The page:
“Dry eye” describes a medical condition in which the eyes do not produce a sufficient quantity of tears to keep the eyes healthy and protected. The eyes produce two types of tears that serve different purposes. Lubricating tears are comprised of a precise balance of mucous, water, oil, antibodies, and proteins that come together to protect the surface of the eye. Reflex tears, on the other hand, are produced as an emergency response to sudden irritation, and flood the eye. However, they do not have the same protective qualities as lubricating tears.
Dry eye occurs when the eye does not produce enough lubricating tears. Ironically, one of the symptoms of “dry eye” is excessive watering or tearing of the eyes with reflex tears, which are triggered in response to the irritation caused by inadequate lubricating tears.
While there are a number of treatments for dry eye, severe cases may require a special procedure called a punctal occlusion to be fully corrected. This procedure seeks to help the eye harness and use what little lubricating tears they are capable of producing. The procedure accomplishes this by using small “plugs” to block, or occlude, the punctum, which is a small, funnel-shaped drainage hole in the corner of the eye. By blocking the punctum, the lubricating tears that are produced by the eye are allowed to stay there, protect the eye, and not drain away.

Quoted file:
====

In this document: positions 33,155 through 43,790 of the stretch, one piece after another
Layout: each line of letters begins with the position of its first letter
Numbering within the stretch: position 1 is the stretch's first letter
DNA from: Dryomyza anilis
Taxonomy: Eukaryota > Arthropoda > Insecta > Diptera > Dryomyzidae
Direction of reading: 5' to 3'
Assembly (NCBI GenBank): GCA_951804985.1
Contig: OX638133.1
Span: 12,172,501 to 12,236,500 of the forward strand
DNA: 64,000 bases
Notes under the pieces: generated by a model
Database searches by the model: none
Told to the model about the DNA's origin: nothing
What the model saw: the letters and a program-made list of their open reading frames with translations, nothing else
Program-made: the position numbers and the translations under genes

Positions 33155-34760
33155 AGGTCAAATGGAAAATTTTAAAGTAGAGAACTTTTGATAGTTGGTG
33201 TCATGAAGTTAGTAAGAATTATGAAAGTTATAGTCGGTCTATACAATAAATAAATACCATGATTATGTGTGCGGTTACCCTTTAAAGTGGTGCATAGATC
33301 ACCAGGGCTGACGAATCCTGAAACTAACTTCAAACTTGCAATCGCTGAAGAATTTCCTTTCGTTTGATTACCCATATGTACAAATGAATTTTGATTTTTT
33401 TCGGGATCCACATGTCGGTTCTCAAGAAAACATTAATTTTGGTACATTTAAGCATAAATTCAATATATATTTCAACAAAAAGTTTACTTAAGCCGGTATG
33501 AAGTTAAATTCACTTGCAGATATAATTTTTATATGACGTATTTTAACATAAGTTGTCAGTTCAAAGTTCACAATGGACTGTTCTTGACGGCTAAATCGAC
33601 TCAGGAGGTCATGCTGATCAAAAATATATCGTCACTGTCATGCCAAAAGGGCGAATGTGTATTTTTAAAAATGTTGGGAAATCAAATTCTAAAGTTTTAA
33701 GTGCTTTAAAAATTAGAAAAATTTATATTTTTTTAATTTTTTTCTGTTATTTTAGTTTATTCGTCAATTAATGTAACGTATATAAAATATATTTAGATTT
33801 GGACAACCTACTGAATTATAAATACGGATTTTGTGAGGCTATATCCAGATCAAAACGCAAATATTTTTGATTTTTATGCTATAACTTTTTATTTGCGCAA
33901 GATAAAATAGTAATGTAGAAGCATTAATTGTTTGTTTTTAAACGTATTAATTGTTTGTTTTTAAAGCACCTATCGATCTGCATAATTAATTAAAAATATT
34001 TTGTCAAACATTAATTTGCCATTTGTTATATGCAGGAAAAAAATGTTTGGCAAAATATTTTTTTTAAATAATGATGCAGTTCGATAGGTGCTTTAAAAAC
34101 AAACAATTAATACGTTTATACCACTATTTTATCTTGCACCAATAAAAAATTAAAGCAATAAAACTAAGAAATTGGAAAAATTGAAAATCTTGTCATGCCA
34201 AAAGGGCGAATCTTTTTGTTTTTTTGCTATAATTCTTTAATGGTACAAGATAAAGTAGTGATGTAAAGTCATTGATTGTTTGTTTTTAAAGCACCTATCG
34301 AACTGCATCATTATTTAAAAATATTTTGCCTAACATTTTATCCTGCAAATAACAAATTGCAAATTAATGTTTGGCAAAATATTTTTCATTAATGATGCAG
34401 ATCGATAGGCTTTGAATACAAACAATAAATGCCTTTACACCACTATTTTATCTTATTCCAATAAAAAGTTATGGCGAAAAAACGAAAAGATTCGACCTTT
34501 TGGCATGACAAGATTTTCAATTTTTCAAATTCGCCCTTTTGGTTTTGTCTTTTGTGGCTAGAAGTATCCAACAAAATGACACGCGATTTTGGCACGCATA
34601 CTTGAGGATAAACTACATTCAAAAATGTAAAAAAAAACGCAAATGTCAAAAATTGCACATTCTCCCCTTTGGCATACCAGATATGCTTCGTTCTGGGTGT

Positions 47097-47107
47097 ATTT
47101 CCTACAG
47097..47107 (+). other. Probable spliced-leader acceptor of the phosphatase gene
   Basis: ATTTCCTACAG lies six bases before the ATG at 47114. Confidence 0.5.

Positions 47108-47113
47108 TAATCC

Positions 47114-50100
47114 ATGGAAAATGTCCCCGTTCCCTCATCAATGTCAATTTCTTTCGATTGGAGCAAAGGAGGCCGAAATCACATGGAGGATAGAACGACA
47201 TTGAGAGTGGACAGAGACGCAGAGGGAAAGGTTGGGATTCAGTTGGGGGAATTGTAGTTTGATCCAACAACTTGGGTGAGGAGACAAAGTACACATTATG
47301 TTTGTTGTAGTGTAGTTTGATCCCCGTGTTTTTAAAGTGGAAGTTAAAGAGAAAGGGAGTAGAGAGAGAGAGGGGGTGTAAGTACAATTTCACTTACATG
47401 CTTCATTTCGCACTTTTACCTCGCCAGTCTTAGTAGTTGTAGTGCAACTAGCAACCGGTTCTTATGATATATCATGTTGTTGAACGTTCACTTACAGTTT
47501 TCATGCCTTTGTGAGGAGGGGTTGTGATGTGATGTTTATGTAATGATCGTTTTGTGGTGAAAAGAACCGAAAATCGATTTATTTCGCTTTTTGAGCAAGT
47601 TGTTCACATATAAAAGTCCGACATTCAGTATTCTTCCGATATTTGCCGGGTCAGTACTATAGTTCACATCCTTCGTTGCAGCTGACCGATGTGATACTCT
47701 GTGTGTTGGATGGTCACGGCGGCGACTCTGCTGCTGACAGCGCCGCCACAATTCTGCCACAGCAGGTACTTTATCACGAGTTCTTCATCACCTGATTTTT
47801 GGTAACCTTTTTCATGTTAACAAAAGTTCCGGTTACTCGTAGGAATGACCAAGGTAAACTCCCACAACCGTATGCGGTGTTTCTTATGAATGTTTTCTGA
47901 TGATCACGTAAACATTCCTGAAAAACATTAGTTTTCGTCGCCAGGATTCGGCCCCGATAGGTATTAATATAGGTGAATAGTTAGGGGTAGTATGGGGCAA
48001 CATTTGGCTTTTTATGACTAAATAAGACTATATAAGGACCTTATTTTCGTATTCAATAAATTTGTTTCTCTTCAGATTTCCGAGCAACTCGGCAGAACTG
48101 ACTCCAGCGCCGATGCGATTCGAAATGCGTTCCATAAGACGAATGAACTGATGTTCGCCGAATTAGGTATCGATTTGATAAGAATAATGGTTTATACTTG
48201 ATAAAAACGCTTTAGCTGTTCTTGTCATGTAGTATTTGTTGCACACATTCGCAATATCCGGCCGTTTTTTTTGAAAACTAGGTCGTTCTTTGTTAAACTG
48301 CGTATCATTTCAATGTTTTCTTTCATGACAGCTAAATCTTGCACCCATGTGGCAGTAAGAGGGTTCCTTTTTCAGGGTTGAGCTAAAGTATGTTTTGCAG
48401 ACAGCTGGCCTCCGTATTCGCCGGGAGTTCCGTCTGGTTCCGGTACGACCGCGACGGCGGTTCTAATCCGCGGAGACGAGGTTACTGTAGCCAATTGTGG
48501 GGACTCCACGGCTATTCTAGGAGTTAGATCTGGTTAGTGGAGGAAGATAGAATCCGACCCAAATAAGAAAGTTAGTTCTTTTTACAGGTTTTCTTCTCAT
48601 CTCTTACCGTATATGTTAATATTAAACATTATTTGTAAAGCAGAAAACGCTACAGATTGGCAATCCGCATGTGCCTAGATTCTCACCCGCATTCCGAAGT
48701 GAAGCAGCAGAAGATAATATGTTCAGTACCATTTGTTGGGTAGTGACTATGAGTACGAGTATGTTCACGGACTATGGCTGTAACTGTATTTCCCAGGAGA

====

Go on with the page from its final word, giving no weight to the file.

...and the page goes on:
Punctal occlusion can be performed as both a permanent or a temporary solution, depending on which type of plugs your physician uses. Collagen plugs are temporary and will dissolve over time, while silicone plugs are permanent and will stay in place, occluding the punctum forever. The punctum can also be closed with heat- or laser-based procedure, which aims to scar the punctum closed. Typically, if you experience relief with a temporary punctal occlusion, your physician will recommend you pursue a permanent version of the procedure, either with silicone plugs or a laser-based procedure.
What to Expect
Punctal occlusions are an office-based procedure. On the day of your case, you will come to the office and drops will be used to numb your eye without the use of needles or injections. Your physician will use a small applicator to push the plug into place and ask you to blink to ensure it is placed correctly. Your Center for Sight physician with discuss the complications and risks with your prior to the procedure.